support

Critical care verb To maintain all necessary vital structures and functions that might be compromised–eg, blocked airways, heart in asystole, and monitor those physiologic parameters–eg, GI tract, renal function, that may not represent immediate dangers to life. See Advanced life support, Ancillary support, Basic life support, Life support, Single support Psychology Any form of interpersonal assistance in the form of listening or suggesting alternative solutions for an individual suffering mental stress. See Psychosocial support, Spousal support, Support group Research The providing of funding and resources to an individual or group of researchers. See Recommended levels of future support.

support

situation when an object or body has a force applied to resist the force of gravity. Often used to refer to the phase of gait when one or more feet are on the ground. See also stance.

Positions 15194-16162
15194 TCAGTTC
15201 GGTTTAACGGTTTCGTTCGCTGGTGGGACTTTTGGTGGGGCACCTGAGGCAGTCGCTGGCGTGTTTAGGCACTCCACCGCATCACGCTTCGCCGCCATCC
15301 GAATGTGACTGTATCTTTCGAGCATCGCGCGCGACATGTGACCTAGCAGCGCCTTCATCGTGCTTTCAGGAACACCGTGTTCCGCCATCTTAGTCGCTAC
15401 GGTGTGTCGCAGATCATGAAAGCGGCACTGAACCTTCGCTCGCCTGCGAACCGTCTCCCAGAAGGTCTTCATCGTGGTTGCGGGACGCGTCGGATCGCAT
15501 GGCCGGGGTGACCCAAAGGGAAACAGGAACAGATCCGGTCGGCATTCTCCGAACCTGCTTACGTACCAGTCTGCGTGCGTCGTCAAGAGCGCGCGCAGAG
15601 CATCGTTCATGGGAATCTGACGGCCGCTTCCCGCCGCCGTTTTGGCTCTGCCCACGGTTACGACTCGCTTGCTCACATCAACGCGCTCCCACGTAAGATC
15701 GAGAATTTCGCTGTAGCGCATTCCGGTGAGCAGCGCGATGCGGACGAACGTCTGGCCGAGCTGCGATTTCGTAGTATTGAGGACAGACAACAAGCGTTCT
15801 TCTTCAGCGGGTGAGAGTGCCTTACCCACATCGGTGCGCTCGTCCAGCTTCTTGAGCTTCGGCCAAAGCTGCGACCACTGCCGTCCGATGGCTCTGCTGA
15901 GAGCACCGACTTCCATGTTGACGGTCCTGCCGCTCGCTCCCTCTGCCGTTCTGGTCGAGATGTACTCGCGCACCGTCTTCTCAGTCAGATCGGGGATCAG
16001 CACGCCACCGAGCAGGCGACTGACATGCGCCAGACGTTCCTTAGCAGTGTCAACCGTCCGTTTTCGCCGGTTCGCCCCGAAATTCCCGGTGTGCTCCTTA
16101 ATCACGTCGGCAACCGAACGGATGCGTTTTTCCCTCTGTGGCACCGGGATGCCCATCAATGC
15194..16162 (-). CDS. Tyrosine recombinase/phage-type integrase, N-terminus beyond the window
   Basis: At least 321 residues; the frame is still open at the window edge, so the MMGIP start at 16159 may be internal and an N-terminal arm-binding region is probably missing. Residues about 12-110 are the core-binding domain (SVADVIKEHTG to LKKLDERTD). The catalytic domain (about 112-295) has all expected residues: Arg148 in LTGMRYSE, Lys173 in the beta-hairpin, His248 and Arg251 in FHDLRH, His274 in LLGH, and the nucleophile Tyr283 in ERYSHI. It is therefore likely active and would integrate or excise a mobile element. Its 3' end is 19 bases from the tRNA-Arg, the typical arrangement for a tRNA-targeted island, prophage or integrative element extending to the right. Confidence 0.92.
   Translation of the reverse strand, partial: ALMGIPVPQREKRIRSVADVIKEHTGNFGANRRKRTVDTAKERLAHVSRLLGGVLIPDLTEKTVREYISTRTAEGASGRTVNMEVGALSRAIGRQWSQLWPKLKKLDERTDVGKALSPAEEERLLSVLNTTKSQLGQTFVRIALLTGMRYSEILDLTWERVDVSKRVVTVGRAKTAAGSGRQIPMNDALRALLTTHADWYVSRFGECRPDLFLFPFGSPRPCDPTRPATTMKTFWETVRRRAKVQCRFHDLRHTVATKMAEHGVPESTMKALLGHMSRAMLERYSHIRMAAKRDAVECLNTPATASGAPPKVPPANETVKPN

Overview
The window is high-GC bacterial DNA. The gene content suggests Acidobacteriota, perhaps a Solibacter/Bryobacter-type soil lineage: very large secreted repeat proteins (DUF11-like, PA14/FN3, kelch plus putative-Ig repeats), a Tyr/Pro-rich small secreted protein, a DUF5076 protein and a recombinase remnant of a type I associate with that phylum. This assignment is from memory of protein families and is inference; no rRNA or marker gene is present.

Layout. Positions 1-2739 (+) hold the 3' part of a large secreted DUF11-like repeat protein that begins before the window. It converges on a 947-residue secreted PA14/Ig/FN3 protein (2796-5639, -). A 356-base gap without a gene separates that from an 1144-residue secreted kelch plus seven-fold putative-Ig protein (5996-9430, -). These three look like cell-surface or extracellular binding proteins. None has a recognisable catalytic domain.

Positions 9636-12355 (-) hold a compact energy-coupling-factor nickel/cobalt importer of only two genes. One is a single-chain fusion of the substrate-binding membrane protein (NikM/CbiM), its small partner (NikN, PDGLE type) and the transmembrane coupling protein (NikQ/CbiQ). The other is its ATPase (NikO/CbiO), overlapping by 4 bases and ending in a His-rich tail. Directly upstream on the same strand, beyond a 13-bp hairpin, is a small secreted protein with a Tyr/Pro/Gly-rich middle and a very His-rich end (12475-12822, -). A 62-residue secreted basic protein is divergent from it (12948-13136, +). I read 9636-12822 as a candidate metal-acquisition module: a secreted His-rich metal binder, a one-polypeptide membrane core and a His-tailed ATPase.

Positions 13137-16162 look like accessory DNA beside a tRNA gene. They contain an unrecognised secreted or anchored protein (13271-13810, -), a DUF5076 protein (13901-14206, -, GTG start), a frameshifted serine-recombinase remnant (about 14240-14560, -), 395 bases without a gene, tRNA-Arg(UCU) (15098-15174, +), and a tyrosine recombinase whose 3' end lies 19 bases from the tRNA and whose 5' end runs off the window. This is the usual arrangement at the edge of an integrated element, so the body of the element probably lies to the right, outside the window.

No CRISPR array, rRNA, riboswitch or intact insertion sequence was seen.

sup·port

(sŭ-pōrt')
In dentistry, term used to denote resistance to vertical components of masticatory force.
[L. supporto, to carry]

support,

n resistance to vertical components of masticatory force in a direction toward the basal seat.
support, ridge,

Patient discussion about support

Q. Is there any clinical evidence to support to my question? Can acupuncture help reduce the pain in fibromyalgia? Is there any clinical evidence to support to my question?

A. Yes, acupuncture therapy can reduce the fatigue, widespread pain and sleep problems associated with fibromyalgia. If acupuncture can be used in place of pain reliever then its good as the side effect associated with pain relievers are reduced.

Q. how should i support my wife during this tough period?